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How often does New Year’s Day come around? With the calendar most of us use, a new year begins every 365 days, on January 1. But suppose you had two calendars to follow, each with a different number of days? A new year would begin at a different point on each calendar. How often would the two New Year’s Days occur on the same day? How could you figure that out? That’s a problem the Maya had.

**About Mayan Calendars
**

The Maya, who came to prominence in the New World in the third century a.d., kept extensive records of possessions, important dates, and astronomical observations. They were sophisticated in their understanding of science and math and had an advanced knowledge of astronomy, which they developed through observation and calculation. For the Maya, religion, math, astronomy, architecture, and culture were all interrelated. People still gather at the Mayan city of Chichén Itzá at the equinoxes (the two days each year when day and night are of equal length) to watch at sunrise, when the shadow of the serpent carved along the grand stairway of the Temple of El Castillo (right) seems to snake its way up the pyramid’s side. The Maya blended together their complex mathematics and precise astronomy in a cycle known as

The Mayan temple of El Castillo in Chichén Itzá is a huge stone pyramid that rises out of the Mexican jungle on the Yucatán Peninsula. It is probably no accident that there are 90 steps on each of the pyramid’s four sides, a total of 360 steps—the same as the number of regular days in the Mayan calendar year. the “Calendar Round.” They used two different calendars—one for the haab, an astronomical year of 365 days, and one for the tzolkin, a ritual year of 260 days. The haab was related to seasonal changes and agriculture, and corresponds to most calendars in use today, with a few differences. It had 18 months of 20 days each. The five days that were left over, known as uayeb, were considered unlucky. The 260-day cycle of the ritual calendar, the tzolkin, can be inferred from the Dresden Codex, one of the few Mayan books that still exist today. (For more about the Maya and the Dresden Codex, see Chapter 6.) In that manuscript, dates are written as a combination of vertical bars and dots (representing the numbers 1 to 13), followed by one of 20 roundish glyphs, which are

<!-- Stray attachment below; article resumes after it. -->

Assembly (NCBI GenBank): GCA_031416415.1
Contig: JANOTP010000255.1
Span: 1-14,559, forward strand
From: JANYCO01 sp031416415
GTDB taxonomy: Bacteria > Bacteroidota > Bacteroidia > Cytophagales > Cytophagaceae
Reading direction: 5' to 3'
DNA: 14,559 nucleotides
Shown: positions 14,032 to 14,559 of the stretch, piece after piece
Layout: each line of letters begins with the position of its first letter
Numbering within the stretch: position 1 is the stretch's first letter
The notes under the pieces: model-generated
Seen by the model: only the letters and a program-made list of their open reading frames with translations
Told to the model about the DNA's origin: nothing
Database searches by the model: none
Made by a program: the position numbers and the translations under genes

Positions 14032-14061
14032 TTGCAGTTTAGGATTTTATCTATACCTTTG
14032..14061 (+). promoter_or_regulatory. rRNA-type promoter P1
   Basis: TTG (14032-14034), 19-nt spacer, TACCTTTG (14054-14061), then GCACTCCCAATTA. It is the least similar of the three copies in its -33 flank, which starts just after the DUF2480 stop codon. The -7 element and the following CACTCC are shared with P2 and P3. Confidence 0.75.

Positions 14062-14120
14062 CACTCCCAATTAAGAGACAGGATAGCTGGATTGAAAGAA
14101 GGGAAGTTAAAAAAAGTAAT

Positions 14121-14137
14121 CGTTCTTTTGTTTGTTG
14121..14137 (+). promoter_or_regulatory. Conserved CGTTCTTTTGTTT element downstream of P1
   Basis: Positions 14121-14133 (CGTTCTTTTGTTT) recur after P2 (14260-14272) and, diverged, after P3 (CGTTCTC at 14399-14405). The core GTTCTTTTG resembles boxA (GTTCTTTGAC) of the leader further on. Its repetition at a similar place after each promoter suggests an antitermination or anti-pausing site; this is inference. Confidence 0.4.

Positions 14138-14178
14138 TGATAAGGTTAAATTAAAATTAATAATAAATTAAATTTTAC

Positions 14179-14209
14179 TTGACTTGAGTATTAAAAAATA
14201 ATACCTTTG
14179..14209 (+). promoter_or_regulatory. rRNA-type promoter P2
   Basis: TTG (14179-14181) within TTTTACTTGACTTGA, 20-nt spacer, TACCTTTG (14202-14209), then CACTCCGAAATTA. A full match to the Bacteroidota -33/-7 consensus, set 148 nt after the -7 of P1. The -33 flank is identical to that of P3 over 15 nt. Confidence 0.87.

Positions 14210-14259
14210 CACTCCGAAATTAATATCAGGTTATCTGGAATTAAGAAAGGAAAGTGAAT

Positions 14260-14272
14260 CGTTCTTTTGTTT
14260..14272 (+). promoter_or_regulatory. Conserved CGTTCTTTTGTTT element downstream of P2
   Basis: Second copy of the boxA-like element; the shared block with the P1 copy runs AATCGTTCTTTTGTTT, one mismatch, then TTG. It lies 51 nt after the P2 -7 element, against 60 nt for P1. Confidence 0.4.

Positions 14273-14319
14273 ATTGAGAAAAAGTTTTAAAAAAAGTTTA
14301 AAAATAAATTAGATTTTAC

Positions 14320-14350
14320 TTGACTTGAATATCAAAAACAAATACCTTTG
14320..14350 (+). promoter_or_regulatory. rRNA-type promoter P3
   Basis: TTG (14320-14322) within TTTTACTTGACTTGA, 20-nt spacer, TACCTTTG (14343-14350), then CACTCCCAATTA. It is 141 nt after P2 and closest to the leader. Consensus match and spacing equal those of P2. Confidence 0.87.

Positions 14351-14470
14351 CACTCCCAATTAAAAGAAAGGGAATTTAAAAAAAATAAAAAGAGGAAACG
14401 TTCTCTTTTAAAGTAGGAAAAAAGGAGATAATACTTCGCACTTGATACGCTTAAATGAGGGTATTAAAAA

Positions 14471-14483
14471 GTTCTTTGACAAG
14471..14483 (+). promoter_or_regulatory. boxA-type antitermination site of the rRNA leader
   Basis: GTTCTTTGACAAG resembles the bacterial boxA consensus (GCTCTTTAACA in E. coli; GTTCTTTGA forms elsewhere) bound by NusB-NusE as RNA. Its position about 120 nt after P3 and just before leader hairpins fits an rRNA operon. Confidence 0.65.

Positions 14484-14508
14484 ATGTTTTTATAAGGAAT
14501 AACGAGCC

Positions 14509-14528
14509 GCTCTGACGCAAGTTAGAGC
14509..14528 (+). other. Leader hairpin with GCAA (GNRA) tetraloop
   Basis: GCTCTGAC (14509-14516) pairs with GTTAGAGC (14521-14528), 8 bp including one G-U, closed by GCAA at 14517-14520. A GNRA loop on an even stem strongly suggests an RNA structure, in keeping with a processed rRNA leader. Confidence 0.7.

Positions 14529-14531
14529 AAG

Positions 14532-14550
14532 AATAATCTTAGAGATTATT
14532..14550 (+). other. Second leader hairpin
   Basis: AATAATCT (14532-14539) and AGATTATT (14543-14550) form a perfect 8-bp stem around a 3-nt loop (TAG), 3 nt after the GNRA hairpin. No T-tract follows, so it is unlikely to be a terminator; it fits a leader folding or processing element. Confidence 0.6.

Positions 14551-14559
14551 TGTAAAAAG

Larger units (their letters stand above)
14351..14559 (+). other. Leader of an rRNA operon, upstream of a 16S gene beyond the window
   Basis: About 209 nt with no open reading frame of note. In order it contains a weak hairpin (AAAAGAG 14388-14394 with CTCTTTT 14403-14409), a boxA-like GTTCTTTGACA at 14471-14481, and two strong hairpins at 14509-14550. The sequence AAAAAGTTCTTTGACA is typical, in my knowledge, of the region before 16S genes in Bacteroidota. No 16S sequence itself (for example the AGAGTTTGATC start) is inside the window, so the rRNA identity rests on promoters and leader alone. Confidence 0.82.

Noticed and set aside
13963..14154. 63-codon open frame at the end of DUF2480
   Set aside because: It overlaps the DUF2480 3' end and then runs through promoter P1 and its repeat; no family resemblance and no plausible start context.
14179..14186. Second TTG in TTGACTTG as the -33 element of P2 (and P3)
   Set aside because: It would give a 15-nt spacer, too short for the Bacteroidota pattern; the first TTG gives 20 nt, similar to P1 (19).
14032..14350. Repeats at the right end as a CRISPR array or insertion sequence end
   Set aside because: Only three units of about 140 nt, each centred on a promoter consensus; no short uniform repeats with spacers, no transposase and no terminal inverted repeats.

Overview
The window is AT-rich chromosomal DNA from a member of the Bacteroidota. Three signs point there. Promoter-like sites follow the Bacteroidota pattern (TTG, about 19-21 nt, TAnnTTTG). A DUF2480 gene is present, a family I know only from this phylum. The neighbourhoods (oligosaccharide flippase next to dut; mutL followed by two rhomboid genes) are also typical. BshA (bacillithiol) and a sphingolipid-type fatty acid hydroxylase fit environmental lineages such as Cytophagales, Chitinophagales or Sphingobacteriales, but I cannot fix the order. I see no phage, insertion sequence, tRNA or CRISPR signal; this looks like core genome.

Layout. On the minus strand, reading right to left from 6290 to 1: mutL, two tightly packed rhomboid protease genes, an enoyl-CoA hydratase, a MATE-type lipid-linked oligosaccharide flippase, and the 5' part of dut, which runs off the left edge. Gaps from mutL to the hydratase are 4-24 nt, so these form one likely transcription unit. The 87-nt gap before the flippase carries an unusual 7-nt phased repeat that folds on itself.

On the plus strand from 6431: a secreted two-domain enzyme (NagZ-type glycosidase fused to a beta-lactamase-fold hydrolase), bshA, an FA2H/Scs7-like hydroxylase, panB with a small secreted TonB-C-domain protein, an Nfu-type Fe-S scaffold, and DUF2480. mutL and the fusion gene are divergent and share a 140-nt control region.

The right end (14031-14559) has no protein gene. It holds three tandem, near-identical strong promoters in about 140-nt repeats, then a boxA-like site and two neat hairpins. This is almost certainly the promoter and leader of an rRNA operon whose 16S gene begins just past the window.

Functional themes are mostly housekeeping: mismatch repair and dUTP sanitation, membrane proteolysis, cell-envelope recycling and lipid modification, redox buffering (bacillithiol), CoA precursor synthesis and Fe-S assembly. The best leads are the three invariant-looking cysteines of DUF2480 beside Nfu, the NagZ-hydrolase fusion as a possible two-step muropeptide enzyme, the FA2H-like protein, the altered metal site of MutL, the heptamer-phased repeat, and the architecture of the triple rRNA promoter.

the roundish glyphs are the names of individual days. you’ll learn about the two calendars the Maya used. What’s It All About? In this activity. You’ll solve the problem of how often the two cycles coincided and find out about: What we know about the Mayan calendar system and calendar rounds • The smallest common multiple of two numbers • Prime numbers and how they are used to find smallest common multiples • How much time will I need? • About 1 to 2 hours What materials will I need? •A Is there anything special I should know? activity is recommended for ages 12 and up can work alone or with a small group • You should be familiar with the concept of prime numbers and know how to use a compass and protractor to make circles of different diameters • You • This sheet of posterboard or thin cardboard at least 11 x 14 inches • A sheet of heavy cardboard at least 9 x 12 inches • Compass • Protractor • Thumbtacks or pushpins • Scissors . one of the few surviving Mayan books. The bars and dots represent numbers (see Chapter 6).The Mayan Calendar Round A detail of the Dresden Codex.